from Survival Blog:
I’ve been a Ham for almost 20 years and held an Extra class for about the last 15 years. I’ve been involved in public safety communications for over 10 years and developed communications plans for a large number of public safety as well as public service events. I’ve developed numerous emergency response exercises, including exercises specifically designed to test and evaluate communications procedures, plans, and systems. I’ve written prior articles for SurvivalBlog on the different communications systems that are available and how to obtain your Amateur Radio license. This article will step you through developing and exercising a communications plan for your preparedness group.
First, your group should identify “trigger points”, which are events that will cause you to start moving personnel and equipment to a predetermined location or checking equipment, like generators, topping off rechargeable batteries, et cetera. Most SHTF events will have some warning signs. You should identify levels, such as perhaps a “prepare” level at which time you:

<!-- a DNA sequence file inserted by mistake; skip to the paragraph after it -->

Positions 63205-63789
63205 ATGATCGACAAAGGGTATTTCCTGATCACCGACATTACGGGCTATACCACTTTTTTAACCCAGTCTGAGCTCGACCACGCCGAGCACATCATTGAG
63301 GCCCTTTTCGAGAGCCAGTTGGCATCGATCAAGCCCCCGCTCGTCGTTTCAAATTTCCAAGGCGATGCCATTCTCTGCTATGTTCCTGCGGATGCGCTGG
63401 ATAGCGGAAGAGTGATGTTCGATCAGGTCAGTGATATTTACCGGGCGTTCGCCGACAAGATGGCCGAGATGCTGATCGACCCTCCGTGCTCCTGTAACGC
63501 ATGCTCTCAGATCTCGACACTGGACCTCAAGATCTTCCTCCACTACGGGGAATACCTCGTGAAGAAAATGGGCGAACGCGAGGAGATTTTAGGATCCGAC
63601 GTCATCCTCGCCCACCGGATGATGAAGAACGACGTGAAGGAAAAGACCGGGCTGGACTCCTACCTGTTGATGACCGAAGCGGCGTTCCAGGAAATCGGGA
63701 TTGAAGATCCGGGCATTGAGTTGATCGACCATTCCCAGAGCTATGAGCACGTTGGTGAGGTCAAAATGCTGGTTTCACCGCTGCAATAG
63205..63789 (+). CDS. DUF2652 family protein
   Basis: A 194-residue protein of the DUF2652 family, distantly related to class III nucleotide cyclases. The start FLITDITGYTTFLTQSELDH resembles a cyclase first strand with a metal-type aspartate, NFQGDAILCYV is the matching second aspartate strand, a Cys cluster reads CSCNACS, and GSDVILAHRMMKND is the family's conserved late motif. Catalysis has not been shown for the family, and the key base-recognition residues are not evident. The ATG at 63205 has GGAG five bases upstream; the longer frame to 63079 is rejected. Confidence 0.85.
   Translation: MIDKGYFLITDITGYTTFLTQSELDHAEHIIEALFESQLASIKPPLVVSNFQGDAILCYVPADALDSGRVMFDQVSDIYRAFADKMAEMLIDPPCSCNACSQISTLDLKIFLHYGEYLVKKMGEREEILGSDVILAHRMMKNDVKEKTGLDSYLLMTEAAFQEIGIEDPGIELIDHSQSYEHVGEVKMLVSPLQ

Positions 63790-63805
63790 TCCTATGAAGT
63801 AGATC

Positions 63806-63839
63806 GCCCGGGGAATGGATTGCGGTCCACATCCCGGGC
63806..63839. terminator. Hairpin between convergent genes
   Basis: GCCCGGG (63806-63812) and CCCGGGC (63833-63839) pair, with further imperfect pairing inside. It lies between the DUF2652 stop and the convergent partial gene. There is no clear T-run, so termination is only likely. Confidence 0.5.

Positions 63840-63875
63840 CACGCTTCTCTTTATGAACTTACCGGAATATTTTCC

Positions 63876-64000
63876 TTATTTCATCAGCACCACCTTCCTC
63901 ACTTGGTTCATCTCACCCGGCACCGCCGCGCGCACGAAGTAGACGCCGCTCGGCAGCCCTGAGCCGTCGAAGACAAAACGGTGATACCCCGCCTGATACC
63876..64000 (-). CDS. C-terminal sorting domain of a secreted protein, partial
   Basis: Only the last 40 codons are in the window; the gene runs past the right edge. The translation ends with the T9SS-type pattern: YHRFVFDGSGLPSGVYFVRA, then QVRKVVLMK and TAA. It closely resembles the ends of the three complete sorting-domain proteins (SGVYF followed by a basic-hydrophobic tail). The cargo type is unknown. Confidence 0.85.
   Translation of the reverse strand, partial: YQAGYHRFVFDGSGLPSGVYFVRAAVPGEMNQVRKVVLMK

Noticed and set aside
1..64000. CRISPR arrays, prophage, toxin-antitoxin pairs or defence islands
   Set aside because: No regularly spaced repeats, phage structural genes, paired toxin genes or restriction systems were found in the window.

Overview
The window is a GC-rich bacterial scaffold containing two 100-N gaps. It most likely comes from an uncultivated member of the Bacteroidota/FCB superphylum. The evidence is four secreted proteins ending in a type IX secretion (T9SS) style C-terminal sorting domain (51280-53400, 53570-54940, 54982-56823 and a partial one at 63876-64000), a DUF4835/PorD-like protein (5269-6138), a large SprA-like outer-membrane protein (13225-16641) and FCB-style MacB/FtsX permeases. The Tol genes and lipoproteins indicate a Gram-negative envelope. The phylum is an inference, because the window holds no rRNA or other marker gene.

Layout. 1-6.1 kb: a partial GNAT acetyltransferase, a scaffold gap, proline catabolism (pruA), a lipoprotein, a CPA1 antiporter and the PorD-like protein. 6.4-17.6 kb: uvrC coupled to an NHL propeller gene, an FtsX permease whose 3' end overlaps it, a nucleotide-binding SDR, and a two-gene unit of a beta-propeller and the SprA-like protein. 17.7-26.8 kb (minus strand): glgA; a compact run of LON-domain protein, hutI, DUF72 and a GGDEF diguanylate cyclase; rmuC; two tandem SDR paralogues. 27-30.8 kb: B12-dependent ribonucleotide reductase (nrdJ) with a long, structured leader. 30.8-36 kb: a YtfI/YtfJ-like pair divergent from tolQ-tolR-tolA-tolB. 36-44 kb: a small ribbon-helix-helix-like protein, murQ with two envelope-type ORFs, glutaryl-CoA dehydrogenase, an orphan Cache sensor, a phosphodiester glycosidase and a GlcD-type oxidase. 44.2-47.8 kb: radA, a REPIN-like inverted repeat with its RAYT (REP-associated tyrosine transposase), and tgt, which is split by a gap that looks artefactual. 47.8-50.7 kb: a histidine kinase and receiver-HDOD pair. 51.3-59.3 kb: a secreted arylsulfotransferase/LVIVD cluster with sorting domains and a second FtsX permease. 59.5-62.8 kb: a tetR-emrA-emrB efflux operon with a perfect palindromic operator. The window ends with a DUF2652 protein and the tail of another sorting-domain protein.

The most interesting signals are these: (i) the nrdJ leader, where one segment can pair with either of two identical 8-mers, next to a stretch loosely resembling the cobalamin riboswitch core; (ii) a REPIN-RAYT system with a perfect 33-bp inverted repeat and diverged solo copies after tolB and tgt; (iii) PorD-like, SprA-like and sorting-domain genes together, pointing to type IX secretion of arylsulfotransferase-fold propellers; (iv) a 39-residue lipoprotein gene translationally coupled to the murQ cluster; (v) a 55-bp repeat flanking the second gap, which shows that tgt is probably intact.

- begin to assemble any items that may need to be moved to your group’s primary location, making sure your vehicles and any spare cans are full of fuel,
- pull all the cash you can out of your bank account,
- test various communications methods, and so forth.
There could be a secondary level before you go into full blown activation. The best way to list/show these is a simple table with three columns, headed with a level name. Underneath each, provide a description of the trigger events and actions that need to be taken. You can add an additional column that would include a code word or phrase to indicate the level. A phrase that could be passed in a normal conversation is much better than a single code word, i.e., “We’re having a cookout at Bill’s tonight” can be part of a conversation and is less likely to be understood as a “secret message” than a code word like “wolverine”.
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